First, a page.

Gay marriage is a subject which inevitably, if sadly, divides opinion in a conservative place like Northern Ireland. While such unions, ideally, should be treated as a matter of conscience for the individuals involved, the opportunity for controversy is never far away as evidenced by the row over remarks made by veteran Ulster Unionist Ken Maginnis on The Nolan Show yesterday.
This newspaper supports the concept of gay marriage and feels that the union of two people in love should not be denied to anyone simply because they are of the same gender.
This is a view we believe is shared by many people in Northern Ireland - particularly among the younger generation - even if it is mostly the strident opposition which is aired.
Ken Maginnis, in his political heyday, was a courageous politician who also fought terrorism as a member of the UDR. But his intemperate language on the issue of gay marriage does him no justice. While he is entitled to be opposed to gay marriages, this newspaper disagrees strongly with the views he expressed and the words he used, which were both distasteful and wrong.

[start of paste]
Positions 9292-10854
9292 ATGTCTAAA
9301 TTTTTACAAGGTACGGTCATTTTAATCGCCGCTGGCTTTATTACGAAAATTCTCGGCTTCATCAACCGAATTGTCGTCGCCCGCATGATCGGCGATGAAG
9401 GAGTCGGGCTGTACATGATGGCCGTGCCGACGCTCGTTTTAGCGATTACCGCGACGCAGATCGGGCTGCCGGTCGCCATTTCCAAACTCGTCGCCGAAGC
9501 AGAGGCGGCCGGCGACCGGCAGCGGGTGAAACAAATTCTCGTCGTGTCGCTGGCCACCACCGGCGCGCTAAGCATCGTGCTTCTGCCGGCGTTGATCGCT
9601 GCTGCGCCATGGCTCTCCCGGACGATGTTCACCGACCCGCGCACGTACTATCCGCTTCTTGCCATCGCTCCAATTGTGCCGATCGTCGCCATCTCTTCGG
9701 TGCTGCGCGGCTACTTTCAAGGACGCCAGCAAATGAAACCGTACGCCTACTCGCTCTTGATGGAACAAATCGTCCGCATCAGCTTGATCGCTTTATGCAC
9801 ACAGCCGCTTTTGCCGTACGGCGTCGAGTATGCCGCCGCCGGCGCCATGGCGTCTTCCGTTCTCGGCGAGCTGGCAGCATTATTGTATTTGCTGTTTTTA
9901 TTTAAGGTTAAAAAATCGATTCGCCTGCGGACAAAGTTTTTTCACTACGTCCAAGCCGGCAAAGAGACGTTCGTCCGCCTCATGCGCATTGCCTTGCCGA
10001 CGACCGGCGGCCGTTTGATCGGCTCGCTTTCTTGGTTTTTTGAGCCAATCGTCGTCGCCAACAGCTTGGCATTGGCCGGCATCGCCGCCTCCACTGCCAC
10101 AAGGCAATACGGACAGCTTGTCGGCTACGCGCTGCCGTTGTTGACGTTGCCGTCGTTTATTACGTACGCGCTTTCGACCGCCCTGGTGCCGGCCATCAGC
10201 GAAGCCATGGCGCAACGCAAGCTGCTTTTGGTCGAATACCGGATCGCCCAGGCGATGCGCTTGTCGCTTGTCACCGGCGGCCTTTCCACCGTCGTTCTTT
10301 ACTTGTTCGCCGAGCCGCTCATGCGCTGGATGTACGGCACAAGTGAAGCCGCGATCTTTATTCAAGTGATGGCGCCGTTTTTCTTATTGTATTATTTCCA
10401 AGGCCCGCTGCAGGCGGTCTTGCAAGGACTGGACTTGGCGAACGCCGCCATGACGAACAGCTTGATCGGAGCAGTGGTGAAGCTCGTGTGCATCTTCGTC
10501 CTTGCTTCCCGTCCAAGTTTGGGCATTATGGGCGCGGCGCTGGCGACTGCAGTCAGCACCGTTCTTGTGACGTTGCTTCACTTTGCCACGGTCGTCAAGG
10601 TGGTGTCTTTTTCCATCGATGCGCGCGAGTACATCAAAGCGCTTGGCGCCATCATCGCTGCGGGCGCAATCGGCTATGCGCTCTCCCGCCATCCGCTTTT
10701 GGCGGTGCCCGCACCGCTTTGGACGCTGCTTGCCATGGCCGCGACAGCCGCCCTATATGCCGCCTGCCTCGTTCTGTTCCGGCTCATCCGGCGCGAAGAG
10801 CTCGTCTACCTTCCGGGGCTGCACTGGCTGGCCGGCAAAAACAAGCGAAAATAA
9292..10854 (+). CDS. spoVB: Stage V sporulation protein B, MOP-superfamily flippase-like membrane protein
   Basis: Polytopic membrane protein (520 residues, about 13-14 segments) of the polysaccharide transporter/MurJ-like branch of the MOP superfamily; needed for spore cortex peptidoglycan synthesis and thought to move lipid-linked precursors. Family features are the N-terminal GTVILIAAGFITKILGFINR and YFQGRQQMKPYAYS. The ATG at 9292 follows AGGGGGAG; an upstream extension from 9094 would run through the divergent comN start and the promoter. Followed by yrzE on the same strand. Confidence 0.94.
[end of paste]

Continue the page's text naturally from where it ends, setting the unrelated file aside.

But The Nolan Show should also look to its role in this row. The programme is a fine example of interactive radio, stirring up debate on very many important subjects, and more often than not reflecting public opinion in a forthright manner. However, there is a suspicion that Mr Maginnis' comments on yesterday's programme were exactly the sort of reaction the programme makers had hoped for when he was invited. The net result was a debate of the extremes which doesn't exist in the real world.
While, as already pointed out, many people have sincerely and strongly held views opposing gay marriage, they would never dream of expressing them in the insulting terms used yesterday. Mr Maginnis stands by his comments but his party has rightly - and quickly - distanced itself from them. This is not the language any debate should be conducted in.